When my children were young, I would often study in a McDonald’s Playplace. I’d read or tap away at my laptop computer while my kids would race through a maze of giant plastic tubes and slides. Invasive and syrupy Musak filled our favorite Playplace, though I could hardly hear it because of the competing racket from nearby video games. Babies were crying; toddlers were squealing; parents were shouting as they tried to get their children to come out of the play structure. It was noisy chaos.

Does your heart ever sound just like a McDonald’s Playplace? Have you ever sat down for a moment of quiet, only to notice that your mind keeps racing at breakneck speed? Do you ever try to hear the voice of God, only to be overwhelmed with dozens of other voices, including your own, and those of your parents, friends, colleagues, not to mention the culture? It’s no wonder that we find it hard to hear the Spirit’s voice, or that we mistakenly attribute some random thought to God. If we are going to be ready to hear the gentle whisper of the Holy Spirit, then somehow we have to quiet our hearts and learn to focus upon God. For most of us, this is much easier said than done.

Several years ago I participated in my first silent retreat. My wife and I, along with some Christian friends, planned to spend a weekend in silence at a secluded retreat center in the hills above Santa Barbara, California. When we arrived on Friday evening, our bedroom was stifling because the temperature had climbed into the 90s and the window had been shut. Cranking it open for some ventilation, we left for the start of the retreat. The leader explained the importance of keeping silent for two days, though warning us how difficult it might be when we first started. He had no idea how prophetic his words would be for me!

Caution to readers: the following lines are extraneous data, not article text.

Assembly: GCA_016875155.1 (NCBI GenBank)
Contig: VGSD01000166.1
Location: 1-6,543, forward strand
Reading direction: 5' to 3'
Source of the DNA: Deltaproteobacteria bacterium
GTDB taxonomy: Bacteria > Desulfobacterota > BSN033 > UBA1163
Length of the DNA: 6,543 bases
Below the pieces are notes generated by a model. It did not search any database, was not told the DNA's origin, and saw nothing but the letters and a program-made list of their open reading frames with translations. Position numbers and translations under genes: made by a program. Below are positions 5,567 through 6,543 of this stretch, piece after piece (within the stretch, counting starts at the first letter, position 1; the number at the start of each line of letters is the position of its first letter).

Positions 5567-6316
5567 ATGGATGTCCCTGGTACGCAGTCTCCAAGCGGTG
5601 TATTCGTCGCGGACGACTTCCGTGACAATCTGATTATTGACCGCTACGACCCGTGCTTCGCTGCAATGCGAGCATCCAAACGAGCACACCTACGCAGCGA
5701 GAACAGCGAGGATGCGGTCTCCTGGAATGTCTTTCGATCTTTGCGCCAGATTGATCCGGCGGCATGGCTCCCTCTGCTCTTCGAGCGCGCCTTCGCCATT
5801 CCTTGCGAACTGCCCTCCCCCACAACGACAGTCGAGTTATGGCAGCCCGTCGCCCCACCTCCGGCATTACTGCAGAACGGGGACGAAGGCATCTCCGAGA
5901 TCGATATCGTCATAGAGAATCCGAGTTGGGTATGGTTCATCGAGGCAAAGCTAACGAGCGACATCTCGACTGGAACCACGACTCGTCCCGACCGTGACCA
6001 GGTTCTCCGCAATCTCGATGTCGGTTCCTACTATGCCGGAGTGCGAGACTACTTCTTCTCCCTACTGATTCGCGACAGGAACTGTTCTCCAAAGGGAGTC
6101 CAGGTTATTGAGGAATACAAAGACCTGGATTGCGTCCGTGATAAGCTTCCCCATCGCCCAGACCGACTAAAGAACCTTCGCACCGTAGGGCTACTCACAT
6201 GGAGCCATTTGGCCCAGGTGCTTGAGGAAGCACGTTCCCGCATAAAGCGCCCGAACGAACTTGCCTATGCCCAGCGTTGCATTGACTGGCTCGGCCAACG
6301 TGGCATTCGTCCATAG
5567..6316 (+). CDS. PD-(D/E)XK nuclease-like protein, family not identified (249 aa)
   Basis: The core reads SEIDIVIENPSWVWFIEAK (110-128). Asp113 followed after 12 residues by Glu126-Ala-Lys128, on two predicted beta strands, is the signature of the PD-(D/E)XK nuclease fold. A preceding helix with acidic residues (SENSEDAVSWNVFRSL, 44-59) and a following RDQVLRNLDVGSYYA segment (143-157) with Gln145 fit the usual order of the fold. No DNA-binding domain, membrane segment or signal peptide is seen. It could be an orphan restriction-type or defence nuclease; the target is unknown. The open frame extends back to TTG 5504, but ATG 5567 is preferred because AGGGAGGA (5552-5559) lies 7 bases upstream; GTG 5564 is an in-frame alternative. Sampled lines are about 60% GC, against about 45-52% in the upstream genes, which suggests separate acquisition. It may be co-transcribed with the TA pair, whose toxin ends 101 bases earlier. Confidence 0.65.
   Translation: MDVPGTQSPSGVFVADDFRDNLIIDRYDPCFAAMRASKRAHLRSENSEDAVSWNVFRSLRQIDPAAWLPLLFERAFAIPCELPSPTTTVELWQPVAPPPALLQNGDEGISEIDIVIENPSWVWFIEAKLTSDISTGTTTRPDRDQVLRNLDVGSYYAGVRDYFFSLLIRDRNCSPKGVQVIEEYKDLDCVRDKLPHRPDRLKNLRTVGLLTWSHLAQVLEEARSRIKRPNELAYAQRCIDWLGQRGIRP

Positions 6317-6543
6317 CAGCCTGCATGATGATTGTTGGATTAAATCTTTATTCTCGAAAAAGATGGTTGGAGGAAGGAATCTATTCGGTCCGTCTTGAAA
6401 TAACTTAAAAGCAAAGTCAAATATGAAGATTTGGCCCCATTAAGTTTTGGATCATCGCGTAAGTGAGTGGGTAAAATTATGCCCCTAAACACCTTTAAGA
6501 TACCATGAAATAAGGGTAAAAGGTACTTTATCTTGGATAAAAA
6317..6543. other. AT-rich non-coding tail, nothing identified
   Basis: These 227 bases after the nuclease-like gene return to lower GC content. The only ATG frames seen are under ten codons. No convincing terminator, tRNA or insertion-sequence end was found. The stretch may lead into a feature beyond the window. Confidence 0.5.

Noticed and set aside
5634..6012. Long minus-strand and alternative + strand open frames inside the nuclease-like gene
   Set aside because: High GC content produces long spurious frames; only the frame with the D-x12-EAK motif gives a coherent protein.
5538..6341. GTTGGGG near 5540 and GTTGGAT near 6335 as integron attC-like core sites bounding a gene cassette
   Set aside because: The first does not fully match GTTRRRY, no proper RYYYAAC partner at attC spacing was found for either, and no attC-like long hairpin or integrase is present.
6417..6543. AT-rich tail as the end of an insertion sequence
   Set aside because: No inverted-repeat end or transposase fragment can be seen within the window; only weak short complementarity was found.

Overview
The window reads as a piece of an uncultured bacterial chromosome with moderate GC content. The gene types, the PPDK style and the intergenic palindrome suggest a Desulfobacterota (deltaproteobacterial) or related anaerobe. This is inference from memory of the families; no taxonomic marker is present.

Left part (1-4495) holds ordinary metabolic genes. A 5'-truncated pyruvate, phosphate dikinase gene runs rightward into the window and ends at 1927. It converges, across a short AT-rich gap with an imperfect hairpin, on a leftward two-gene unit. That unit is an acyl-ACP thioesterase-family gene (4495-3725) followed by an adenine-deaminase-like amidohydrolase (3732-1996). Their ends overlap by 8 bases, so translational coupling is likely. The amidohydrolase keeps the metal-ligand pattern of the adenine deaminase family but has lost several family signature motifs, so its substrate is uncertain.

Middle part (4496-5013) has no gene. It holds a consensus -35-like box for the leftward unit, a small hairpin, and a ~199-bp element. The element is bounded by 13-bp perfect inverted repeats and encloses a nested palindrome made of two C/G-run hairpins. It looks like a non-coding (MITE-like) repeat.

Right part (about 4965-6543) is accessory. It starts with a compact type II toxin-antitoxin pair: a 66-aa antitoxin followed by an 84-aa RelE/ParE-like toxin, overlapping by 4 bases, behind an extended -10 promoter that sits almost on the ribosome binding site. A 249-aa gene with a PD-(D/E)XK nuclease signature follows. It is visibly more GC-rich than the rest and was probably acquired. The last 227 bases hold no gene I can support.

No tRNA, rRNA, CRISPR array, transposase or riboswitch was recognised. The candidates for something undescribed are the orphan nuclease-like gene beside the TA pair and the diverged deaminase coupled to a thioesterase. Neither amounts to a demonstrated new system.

When Linda and I returned to our room, the temperature had dropped considerably, but in its place we found about a hundred ravenous mosquitoes. Following the rules of silence, we quietly divided our efforts at bug swatting until most of the little vampires had perished. In the process, I received a dozen little red bites. For most people this would be an inconvenience, but for me it was a nightmare because I am allergic to bug bites. Soon my body was covered with quarter-sized welts that itched worse than anything I could remember. For hours, I sat in agonizing, sleepless silence, trying not to scratch my bites, while occasionally jumping up to swat a remaining mosquito. I couldn’t remember a more miserable, night. Finally, at about five in the morning, Linda awoke and took pity on me enough to break silence.